Date: June 8, 2010 – July 8, 2010
Gallery: DOB Hualamphong Gallery
ARDEL Gallery’s DOB space is delighted to announce an international exhibition of visual art. Including artists from Britain, New York and Thailand, On the Edge explores a fundamental aspect of picture-making: line. This exploration is intended to emphasize art-making in terms of method, rather than insisting on strictly contextual considerations.
Amsterdam’s Bike Dispenser hopes to facilitate urban bike rentals by allowing you to rent a RFID-equipped bike from one vending machine, ride and once you are finished drop it off at the original or another vending machine across town. It’s a great solution for commuters and short stay visitors. Taipei has a similar service in the Xinyi district but its open air and not tied to the transportation grid.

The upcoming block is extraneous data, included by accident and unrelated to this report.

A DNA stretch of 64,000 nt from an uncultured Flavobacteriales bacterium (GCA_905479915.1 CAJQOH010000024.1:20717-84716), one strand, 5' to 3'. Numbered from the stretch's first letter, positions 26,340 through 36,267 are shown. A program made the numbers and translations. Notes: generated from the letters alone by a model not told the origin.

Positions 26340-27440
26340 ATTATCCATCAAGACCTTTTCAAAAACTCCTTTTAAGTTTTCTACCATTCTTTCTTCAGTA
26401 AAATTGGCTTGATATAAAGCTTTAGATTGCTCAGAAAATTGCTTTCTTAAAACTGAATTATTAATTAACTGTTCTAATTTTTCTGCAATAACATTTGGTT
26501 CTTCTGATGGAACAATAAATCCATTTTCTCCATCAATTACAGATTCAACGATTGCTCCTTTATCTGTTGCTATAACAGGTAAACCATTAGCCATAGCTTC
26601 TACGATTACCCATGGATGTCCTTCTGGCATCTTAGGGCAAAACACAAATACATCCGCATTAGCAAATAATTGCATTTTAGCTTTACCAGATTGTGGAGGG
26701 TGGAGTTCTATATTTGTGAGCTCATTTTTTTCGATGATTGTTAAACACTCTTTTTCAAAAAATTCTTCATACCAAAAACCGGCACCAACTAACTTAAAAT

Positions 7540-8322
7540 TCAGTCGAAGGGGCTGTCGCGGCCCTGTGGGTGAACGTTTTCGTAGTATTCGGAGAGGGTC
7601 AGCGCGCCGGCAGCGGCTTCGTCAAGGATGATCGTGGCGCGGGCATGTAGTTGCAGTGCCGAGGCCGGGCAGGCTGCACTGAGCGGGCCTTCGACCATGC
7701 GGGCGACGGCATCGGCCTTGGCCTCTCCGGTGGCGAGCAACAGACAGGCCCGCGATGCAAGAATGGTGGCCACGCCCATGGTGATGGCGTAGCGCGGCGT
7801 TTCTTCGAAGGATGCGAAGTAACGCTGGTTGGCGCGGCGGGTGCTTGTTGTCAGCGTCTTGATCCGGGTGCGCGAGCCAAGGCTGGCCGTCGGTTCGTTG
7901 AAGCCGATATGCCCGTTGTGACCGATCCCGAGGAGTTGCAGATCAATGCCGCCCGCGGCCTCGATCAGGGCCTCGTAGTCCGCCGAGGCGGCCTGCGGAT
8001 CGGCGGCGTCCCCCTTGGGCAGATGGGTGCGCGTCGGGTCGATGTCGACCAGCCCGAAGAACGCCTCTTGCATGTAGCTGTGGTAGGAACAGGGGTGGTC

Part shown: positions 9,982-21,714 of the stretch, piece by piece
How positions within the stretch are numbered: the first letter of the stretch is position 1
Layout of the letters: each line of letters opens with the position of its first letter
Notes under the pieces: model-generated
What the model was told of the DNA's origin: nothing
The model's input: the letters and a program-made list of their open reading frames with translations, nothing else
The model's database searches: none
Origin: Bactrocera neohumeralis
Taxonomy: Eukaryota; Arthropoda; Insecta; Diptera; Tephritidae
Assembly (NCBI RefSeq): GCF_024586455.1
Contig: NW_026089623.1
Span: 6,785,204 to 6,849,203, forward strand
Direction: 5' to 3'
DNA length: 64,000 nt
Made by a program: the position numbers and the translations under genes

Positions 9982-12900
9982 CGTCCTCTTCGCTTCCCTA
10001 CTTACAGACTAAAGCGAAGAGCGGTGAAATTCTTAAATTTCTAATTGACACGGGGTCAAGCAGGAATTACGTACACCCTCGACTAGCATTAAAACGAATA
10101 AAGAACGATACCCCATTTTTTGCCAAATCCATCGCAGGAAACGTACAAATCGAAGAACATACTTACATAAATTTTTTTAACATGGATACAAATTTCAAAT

Considering the rising popularity of upscale vending machines, I’m surprised that bike rentals of this type haven’t caught on in more cities.
The Mehrzeller camper concept by Theresa Kalteis and Christian Freissling reinterprets mobile living by allowing customers to design all but the basic architecture and design parameters. Through an online application customers can input their specifications resulting in a camper ideally suited to their particular needs.
Mobility and living on the move are very important themes of our fast-moving age. People want to be mobile but at the same time, have a strong desire for a lasting home and their own personal four walls. In the camper market there is strong demand for new design and personalized, tailor-made solutions. Individualist tourists want a caravan that is made just for them.